AN evening on the floor of the Omni arena during the week of the Democratic National Convention offers new insights into the word ``cramped.'' The place normally seats 17,000. But more than 7,000 seats were torn out to make way for a monstrous podium (said to be the largest in the history of American political conventions), another gargantuan platform where phalanxes of photographers practice their art, and rows of glassed-in boxes from which the television networks can monitor the spectacle.
And a spectacle it is. Within the space remaining are jammed 5,373 delegates, hundreds of security guards, thousands of Dukakis and Jackson campaign workers who have managed to get a pass onto the main floor, a gaggle of movie stars who always seem to show up at these sorts of things, and a number of the 13,500 journalists who have swarmed into Atlanta for the big event.
An evening on the floor of the Omni during the Democratic National Convention also offers new insights into the word ``cacophony.''
It's not the ``official'' donkey noisemakers, the bullhorns, the competing chants (``Duke, Duke, Duke'' vs. ``Jesse, Jesse, Jesse'') that get to you. It's not even the band, needlessly amplified, perched high atop the podium. It strikes up a tune between each address; at one point Monday night, it played for three ear-splitting minutes while officials frantically searched for a missing speaker.
It's the incessant chatter that dulls the senses and makes everyone talk even louder. The sum of thousands of conversations, taken together, drowns out all but that which emanates from a most piercing public-address system.
To cut through the indifference, a speech has to be a real attention-getter. Texas state Treasurer Ann Richards managed that Monday night with her keynote address. Her first zinger - ``After listening to George Bush all these years, I thought you needed to hear what a real Texas accent sounded like'' - caught conventioners by surprise, and quieted all but the most intent chatterers.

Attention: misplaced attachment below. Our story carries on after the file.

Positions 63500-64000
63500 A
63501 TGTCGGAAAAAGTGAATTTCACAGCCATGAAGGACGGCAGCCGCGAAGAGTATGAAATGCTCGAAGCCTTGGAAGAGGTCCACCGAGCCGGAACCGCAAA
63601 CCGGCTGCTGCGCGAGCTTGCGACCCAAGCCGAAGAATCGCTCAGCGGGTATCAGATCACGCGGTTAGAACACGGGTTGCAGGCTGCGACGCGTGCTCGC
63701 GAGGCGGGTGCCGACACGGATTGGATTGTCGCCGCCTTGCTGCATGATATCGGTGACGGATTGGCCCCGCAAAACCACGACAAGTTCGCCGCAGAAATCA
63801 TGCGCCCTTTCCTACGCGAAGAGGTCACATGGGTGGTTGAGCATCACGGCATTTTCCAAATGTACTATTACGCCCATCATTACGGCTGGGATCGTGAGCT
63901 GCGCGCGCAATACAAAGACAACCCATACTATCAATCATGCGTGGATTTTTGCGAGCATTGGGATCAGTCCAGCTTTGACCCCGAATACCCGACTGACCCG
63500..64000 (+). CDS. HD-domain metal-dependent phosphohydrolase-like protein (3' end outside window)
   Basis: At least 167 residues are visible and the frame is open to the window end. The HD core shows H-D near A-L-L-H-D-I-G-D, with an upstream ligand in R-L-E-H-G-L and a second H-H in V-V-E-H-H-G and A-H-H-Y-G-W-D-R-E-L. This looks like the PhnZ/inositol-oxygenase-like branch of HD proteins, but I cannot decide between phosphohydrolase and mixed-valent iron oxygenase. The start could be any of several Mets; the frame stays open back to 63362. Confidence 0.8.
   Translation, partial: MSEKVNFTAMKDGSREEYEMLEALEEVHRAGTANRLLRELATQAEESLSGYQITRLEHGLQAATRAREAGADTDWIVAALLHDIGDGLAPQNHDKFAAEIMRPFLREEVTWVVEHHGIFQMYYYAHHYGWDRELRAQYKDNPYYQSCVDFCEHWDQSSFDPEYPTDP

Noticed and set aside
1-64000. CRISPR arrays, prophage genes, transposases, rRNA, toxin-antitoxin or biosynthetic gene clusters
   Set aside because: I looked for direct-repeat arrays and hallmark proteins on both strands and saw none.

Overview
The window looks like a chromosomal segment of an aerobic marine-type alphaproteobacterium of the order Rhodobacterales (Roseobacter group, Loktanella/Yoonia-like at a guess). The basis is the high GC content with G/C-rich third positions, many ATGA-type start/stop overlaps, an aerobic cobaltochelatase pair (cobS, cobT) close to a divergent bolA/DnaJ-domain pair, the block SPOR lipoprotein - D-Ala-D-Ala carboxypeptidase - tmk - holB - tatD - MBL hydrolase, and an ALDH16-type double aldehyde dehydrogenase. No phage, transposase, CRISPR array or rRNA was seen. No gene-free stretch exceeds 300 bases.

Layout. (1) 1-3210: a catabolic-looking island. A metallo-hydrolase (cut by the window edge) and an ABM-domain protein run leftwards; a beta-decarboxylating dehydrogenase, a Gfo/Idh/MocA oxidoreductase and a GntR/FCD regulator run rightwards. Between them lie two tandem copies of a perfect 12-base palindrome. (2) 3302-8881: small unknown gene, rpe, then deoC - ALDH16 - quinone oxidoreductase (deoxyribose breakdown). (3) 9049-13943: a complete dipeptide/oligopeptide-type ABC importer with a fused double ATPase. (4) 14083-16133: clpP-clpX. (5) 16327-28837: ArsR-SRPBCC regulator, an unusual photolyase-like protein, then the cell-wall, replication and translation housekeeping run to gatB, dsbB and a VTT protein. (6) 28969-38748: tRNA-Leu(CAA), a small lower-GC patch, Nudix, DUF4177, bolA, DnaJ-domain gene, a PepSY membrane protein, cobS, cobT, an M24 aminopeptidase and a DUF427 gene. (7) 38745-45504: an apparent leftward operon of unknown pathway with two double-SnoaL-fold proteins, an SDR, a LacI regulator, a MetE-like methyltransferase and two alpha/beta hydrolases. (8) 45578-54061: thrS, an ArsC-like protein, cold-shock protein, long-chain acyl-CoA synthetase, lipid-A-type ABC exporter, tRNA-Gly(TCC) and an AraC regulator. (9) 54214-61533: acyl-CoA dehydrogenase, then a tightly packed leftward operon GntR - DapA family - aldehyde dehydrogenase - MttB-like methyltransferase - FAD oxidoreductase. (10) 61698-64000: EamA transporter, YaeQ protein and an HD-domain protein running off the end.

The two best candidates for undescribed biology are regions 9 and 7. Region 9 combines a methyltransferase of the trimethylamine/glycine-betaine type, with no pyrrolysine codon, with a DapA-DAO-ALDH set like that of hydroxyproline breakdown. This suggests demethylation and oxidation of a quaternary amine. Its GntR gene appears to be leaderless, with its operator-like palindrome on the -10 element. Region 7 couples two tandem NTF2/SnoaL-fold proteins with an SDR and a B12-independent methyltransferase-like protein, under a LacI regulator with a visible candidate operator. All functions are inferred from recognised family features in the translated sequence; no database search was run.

Most important of all, an evening on the floor of the Omni during the week of the Democratic National Convention offers new insights into the state of the Democratic Party.
``This is a quiet convention,'' boomed Democratic speech writer Kevin Sullivan over the din. And, indeed, there were a number of delegates - perhaps a third - who seemed rather contemplative, rising to cheer now and then but, for the most part, they were sitting back and watching events unfold. Many of them clutched red signs emblazoned with white letters proclaiming the name of their candidate: ``Jesse!'' The exclamation point seemed to be in stark contrast to their mood.
``I'm disappointed,'' said Raymond Griffin Jr. about Michael Dukakis's selection of Texas Sen. Lloyd Bentsen as his running mate. Mr. Griffin is 21 years old, black, and about to enter his senior year at the University of California, Riverside, where he is studying business administration. He is also intensely committed to Jesse Jackson, and to the causes he espouses.
Griffin was pacing the floor of the convention, holding aloft a sign that reads ``Rosa Parks, this one's for you.'' Ms. Parks is the black woman who was ordered from sitting in a whites-only section of a segregated bus in Montgomery, Ala. The year was 1954, and it was an episode that triggered the modern civil rights movement.
When a passer-by jokingly inquires whether his arms are getting tired, Griffin responds with dead earnestness. ``Rosa Parks's legs never tired,'' he says. ``It's a pretty small sacrifice.''
On further questioning, Griffin vows that he ``will do anything to advance the Jackson agenda.'' Even if that includes following his call to support the Dukakis-Bentsen ticket in November? In the background, Paul Kirk, the chairman of the Democratic National Committee, is proclaiming the new ``unity'' of the Democratic Party. His voice shouts over the public address system, though few seem to be paying much heed to his speech.
Griffin swallows visibly. He says that a lot of Jackson supporters are refusing to register to vote now; after all, Jackson appears to have been rejected by the very political system he had asked them to join.
``Still,'' Griffin says slowly, ``we will do what Jesse asks us to do.''